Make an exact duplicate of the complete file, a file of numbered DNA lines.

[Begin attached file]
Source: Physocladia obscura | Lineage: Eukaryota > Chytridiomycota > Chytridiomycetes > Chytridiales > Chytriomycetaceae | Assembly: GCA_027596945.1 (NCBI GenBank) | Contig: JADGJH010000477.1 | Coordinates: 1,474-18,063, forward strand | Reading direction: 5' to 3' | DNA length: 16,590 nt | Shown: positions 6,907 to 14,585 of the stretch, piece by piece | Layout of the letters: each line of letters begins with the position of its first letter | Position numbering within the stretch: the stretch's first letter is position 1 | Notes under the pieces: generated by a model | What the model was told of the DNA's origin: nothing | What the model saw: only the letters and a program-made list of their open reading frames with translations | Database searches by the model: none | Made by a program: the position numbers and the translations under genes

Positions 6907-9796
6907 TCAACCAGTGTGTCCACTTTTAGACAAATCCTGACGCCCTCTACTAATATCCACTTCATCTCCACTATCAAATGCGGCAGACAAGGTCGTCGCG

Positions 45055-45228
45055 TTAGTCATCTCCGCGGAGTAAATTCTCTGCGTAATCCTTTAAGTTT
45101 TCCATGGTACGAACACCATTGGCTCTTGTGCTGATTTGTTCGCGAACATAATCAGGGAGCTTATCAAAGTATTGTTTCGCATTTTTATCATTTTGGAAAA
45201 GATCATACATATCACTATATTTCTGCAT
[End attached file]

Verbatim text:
Source: Physocladia obscura | Lineage: Eukaryota > Chytridiomycota > Chytridiomycetes > Chytridiales > Chytriomycetaceae | Assembly: GCA_027596945.1 (NCBI GenBank) | Contig: JADGJH010000477.1 | Coordinates: 1,474-18,063, forward strand | Reading direction: 5' to 3' | DNA length: 16,590 nt | Shown: positions 6,907 to 14,585 of the stretch, piece by piece | Layout of the letters: each line of letters begins with the position of its first letter | Position numbering within the stretch: the stretch's first letter is position 1 | Notes under the pieces: generated by a model | What the model was told of the DNA's origin: nothing | What the model saw: only the letters and a program-made list of their open reading frames with translations | Database searches by the model: none | Made by a program: the position numbers and the translations under genes

Positions 6907-9796
6907 TCAACCAGTGTGTCCACTTTTAGACAAATCCTGACGCCCTCTACTAATATCCACTTCATCTCCACTATCAAATGCGGCAGACAAGGTCGTCGCG

Positions 45055-45228
45055 TTAGTCATCTCCGCGGAGTAAATTCTCTGCGTAATCCTTTAAGTTT
45101 TCCATGGTACGAACACCATTGGCTCTTGTGCTGATTTGTTCGCGAACATAATCAGGGAGCTTATCAAAGTATTGTTTCGCATTTTTATCATTTTGGAAAA
45201 GATCATACATATCACTATATTTCTGCAT